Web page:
NPC null-sec players live for that style, but low-sec players do not. Why? Unfortunately, it means hours and hours of doing virtually nothing; flicking from alt to alt to see if a target has appeared, running around in cloaky ships and insta-warp interceptors to disrupt the PVE and snag the juicy kill-mails. It’s an extremely risk-averse play-style that sees the gankers with very impressive-at-a-glance stats, but no actual PVP content in the low-sec sense.

For low-sec residents to overcome this in a leisure activity environment is difficult in the extreme. I sympathize with their plight. The NPC null-sec crowd have their own agenda, and refrain from working any area of Emporium space too hard, as they start to lose ships, which, again, doesn’t fit their game requirements.

What these other groups have to understand is that the Emporium has grown through their leadership exploiting the game to meet their own agenda. Indeed, they exploit players to the same end. While low-sec plays Eve the way they want, the Emporium plays Eve the way the game demands. Thus, they always win, because they have access to a group of virtual cattle to tick the boxes in a manner no group of independent players can even dream of.

I wish I had an answer for the guys in low-sec, but I’m afraid I don’t. The only thing that will work is disruption of the null-bears, and for a long time. Recently, a group of hot-droppers worked Branch pretty hard, for about a week. They hit it hard enough to drop the indices to where others could reinforce all the things. This caused real heartache for FCON; rages in alliance, hurf-blurf alliance mails and plenty of chest-beating all round. Much discontent among the rank and file in both groups of players in the alliance.

However, the attack was light-hearted and, in the end, was little more than a nuisance. It proved the value of PVE intervention, though, well and truly. Null-sec alliances fall apart if the null-bears leave, just ask AAA. To get this to happen, though, it would take a concerted effort on the part of those opposed to the Emporium. Not a foolhardy, clownish campaign like Gevlon’s, which is merely funding NPC null-sec players to play the way they want, but a focused disruption of all PVE activity across an entire region, one alliance at a time.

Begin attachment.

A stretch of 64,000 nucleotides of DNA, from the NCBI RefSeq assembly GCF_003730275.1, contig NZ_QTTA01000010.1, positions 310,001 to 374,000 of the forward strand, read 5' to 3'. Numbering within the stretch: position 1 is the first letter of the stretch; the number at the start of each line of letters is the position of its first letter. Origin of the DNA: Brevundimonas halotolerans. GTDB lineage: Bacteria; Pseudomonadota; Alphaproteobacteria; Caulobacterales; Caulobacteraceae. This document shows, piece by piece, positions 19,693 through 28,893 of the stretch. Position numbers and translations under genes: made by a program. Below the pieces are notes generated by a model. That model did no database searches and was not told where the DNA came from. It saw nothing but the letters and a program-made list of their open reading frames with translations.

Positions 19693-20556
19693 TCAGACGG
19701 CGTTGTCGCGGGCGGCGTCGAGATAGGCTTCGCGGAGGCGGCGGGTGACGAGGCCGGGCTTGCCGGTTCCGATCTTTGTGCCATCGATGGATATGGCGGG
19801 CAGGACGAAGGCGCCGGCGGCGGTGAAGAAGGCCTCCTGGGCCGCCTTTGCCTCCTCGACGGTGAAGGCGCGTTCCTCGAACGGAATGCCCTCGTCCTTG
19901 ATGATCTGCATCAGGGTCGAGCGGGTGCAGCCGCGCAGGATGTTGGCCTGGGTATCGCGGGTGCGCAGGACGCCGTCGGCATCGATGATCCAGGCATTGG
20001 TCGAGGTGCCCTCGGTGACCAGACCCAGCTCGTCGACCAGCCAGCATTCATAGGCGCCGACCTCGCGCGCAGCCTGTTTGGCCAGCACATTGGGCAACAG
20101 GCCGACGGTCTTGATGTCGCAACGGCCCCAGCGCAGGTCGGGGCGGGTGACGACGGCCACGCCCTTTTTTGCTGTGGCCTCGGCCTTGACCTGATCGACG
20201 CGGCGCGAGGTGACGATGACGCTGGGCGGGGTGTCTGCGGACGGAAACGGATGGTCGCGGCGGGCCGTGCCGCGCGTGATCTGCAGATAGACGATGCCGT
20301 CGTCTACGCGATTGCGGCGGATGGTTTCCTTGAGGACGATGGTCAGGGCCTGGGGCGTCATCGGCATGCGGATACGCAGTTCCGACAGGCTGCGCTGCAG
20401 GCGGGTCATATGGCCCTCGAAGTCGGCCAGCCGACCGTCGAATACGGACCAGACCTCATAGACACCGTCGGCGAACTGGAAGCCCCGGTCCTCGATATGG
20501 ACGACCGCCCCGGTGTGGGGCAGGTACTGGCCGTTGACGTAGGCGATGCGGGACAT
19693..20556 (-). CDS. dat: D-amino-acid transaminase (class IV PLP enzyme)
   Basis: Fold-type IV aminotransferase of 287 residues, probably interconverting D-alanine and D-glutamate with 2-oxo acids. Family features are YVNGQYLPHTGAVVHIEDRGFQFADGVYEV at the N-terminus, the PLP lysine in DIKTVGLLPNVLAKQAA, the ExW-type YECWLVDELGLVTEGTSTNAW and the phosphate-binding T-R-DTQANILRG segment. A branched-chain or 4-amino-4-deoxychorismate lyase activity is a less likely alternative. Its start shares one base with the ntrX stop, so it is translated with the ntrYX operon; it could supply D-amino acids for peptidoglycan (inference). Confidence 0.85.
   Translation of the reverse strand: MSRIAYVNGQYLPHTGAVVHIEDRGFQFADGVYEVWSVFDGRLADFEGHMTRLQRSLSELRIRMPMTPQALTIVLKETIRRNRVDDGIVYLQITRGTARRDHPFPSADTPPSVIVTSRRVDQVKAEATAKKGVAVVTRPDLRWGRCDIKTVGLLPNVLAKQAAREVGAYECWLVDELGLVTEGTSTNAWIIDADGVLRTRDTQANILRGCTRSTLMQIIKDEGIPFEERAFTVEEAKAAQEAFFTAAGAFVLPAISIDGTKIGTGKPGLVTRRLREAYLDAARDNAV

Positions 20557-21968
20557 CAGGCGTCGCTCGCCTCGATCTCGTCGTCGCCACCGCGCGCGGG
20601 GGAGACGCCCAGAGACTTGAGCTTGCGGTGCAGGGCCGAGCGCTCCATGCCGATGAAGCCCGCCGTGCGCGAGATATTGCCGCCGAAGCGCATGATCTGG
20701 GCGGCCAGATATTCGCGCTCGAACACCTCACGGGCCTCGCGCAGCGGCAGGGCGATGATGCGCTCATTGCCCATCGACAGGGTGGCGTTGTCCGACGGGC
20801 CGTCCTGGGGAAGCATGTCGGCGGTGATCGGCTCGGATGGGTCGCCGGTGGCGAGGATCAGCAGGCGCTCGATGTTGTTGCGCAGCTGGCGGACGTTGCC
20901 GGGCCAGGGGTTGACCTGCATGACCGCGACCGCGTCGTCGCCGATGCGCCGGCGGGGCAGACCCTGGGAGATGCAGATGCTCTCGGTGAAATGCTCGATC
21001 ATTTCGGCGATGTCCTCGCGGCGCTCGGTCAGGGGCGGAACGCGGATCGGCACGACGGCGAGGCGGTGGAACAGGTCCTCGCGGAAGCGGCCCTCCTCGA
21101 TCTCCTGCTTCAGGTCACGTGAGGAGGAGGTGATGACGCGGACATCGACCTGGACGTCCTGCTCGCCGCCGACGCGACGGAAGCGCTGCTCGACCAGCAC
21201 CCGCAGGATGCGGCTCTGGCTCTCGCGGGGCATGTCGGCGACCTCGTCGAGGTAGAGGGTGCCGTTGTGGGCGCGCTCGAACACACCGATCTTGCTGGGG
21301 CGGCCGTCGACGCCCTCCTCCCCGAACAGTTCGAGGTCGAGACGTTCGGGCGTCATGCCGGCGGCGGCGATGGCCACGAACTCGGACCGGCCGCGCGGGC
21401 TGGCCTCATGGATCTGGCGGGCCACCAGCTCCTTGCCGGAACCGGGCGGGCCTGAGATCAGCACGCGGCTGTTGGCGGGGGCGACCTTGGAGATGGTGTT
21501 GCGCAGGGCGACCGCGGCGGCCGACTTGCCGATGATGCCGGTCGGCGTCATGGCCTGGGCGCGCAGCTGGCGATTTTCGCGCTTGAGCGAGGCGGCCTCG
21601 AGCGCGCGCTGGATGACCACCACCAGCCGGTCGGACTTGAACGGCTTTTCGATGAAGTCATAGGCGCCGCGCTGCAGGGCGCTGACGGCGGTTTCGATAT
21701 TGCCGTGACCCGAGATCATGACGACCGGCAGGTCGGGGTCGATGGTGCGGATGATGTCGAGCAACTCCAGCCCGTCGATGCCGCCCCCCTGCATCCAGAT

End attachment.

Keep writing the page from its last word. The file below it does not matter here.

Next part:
I am sorry to say, I consider this out of reach of low-sec alliances. They simply do not have the ability to sustain a game-play style their members do not enjoy.

Unfortunately, the Emporium does, and it’s really that simple.

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3 responses to “The Key

  1. ” the Emporium can affect the game of low-sec residents with relative ease while low-sec cannot return the favor, and that is a sorry state of affairs”

    “I consider this out of reach of low-sec alliances. They simply do not have the ability to sustain a game-play style their members do not enjoy”

    I am most likely missing something here (it has been a long week), but don’t your statements assume that lo-sec groups have the same ‘win’ condition as the Emporium does? Admittedly, I suspect that some do have the same ‘win’ condition, but for others I would not be surprised if the Emporium is just yet another bear lurking in the woods, muscling its way to the front of the line.

    And for my other point, I have to requote you:

    “low-sec alliances […] simply do not have the ability to sustain a game-play style their members do not enjoy”

    But isn’t enjoyment the point of playing a game? Let’s assume that the Emporium (or any other big null-sec group) actually manages to take control of lo-sec, forcing the lo-sec groups to look at each other, and jointly decide move on to next game – who actually ‘won’ in that scenario? The people who are forced into pointless strat-ops to their own detriment, or those who played something else and still had fun shooting the shit on comms?

    tl;dr: When fighting an adversary, try moving the goal posts.

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    • I don’t think you missed something. Indeed, the idea of depriving the Emporium of their entertainment is the best option. Play other games and wait for them to get bored and go away.
      The sad part is, some people are indeed willing to sit in strat-op fleets for hours on end, if they can go home and PVE when they’re done.
      The REALLY sad part is, are there any winners at all?
      Certainly not CCP, not really the Emporium, and all that’s happened is the low-sec guys who WERE, by all accounts, enjoying their game time in Eve until this farcical deployment came along, have had to find another game.
      The low-sec guys win condition is to continue doing what they were doing, I would imagine.
      Nobody wins, and everybody loses; that’s one hell of a game design they got there.

      Like